Month December

  • Hopes for a post-veil society

    We don’t need to get under the veil, we need to get over it.

    Earlier this year, the head of of Al-Azhar Islamic university found himself in agreement with Italy’s extreme right-wing Northern League, the BNP’s anti-immigration anti-Islam stance and Turkey’s rampantly secular constitution. The subject was the veiling of Muslim women, a topic that makes for unlikely bed-fellows.

    Al-Tantawi, the senior sheikh at al-Azhar, was visiting a girl’s school when he told an 8th grade student to remove her face-veil saying, “the niqab has nothing to do with Islam and it is only a mere custom”adding bluntly, “I understand the religion better than you and your parents.”

    At his insistence she removed the veil. He said shockingly: “You are actually like this (this ugly). What would you do if you were a little bit beautiful?”

    Whether you agree or disagree with his intervention, it surprises me that a scholar -and role model -feels that he can use public intimidation on a young woman, and that he has a right over a woman’s clothing, defining and commenting on her intelligence, her family and her looks.

    French president Sarkozy used the historic occasion of his first speech in the French parliament to pick out the veil as an issue of primary concern to the French public. It was subsequently reported that only 367 women in France’s population of over 62 million wear the face veil. This raises questions about why the veil is of greater concern than other issues relating to all women, across all social groups. For example, why not raise the serious topic of domestic violence, whose victims numbered a heart-rending 47,000 in France in 2007? Further, I found it spooky that French intelligence could offer such a specific number of niqab-wearers – were these women being monitored?

    Sarkozy’s speech follows a ban on the headscarf in French schools and universities since 2004, not unlike a similar ban in Turkey which labels the headscarf as contrary to the country’s secular principles. Turkey finds itself in the peculiar situation that the out-of-power secular party is advocating against freedom of religious expression, resulting in women who wish to veil being denied high school and university education as well as public sector jobs.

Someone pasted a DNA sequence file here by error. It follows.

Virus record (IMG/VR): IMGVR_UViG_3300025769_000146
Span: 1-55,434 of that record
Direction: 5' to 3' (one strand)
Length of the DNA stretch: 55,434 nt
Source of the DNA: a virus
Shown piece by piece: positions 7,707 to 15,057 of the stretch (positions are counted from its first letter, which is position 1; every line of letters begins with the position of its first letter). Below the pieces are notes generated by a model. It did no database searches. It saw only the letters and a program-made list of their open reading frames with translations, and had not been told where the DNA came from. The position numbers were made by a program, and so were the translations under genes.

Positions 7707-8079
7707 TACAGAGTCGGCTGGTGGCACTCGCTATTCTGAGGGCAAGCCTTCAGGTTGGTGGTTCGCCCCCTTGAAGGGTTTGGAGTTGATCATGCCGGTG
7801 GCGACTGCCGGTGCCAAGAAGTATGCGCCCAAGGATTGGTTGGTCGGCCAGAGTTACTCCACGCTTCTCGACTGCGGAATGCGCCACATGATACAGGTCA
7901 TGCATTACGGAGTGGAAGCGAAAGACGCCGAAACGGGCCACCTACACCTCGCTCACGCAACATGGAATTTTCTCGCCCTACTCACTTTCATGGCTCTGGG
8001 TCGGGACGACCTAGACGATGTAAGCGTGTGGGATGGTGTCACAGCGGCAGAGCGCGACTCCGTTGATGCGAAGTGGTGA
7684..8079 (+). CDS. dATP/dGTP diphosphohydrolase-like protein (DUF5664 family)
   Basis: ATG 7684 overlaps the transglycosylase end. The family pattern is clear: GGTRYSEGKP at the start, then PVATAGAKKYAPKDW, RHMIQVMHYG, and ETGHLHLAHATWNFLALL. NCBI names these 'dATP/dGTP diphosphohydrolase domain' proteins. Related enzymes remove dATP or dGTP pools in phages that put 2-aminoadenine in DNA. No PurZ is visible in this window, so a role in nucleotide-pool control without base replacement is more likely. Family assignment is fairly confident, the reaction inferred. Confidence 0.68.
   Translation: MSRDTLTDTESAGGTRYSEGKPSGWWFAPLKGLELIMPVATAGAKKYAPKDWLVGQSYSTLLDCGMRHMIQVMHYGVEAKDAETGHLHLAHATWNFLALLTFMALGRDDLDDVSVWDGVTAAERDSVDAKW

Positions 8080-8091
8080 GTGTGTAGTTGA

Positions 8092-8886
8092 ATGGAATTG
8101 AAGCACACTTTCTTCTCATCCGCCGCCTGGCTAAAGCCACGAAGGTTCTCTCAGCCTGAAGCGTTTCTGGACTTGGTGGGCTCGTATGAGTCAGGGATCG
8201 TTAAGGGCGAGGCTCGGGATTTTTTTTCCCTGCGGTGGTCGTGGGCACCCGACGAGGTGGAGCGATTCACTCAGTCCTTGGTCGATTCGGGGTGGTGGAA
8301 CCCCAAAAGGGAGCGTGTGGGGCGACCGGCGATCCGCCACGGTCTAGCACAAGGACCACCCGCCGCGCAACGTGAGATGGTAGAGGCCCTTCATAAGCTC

Italy’s Prime Minister Berlusconi is a man who is not known for his dignified treatment of women. He too is advancing proposals with the anti’immigration Northern League to ban the veil in Italy, overturning a historic exemption in Italian law that allows the veil on grounds of freedom of religious expression.

    Wherever you are in the world – Muslim country or otherwise – the issue of veiling is a hot topic. Proposals to wear, discard or ban it are put forward for political reasons that vary depending on the country. But this much is certain – Muslim women are bundled into a single-issue ‘problem’, and that issue is the veil. I’m not even going to elaborate on the many variations in veiling – headscarf, niqab, jilbab, burqa – because that is irrelevant to the discussion. This debate is centred around the interchangeability of ‘Muslim women’ with ‘veiling’, as though a Muslim woman and her veil are one and the same thing. To make matters worse, complex issues underlying the inflammatory political positions of people like Sarkozy and Berlusconi – issues like integration, unemployment and identity – are blamed on the veil. This is simplistic single issue politics at its worst – offering a bland and unintelligent analysis of the very real problems Muslim women, as well as society at large, are all facing, grouping them altogether as caused by ‘the veil’ and producing the wrong ignorant solution: ‘ban it.’

    This obsession with the veil as the source of contention is illustrated by the constant stream of news and opinion pieces with titles like “uncovering Islam” “behind the veil” “beneath the veil” and “under the veil”. We don’t need to get under the veil, we need to get over it.

    If Obama believes that a nation torn apart by race issues can become a post-racial society, then there is legitimate hope for a post-veil society. It is a society where a Muslim woman can get on with the task of living her life – in education, employment, security and safety in the family, private and public spheres. It is a society where who she is, rather than what she wears is her definition and her contribution. In such a society, the veil is no longer her only definition, no longer even her primary definition. This is a society where a woman’s choice to veil or not to veil is her choice and hers alone.

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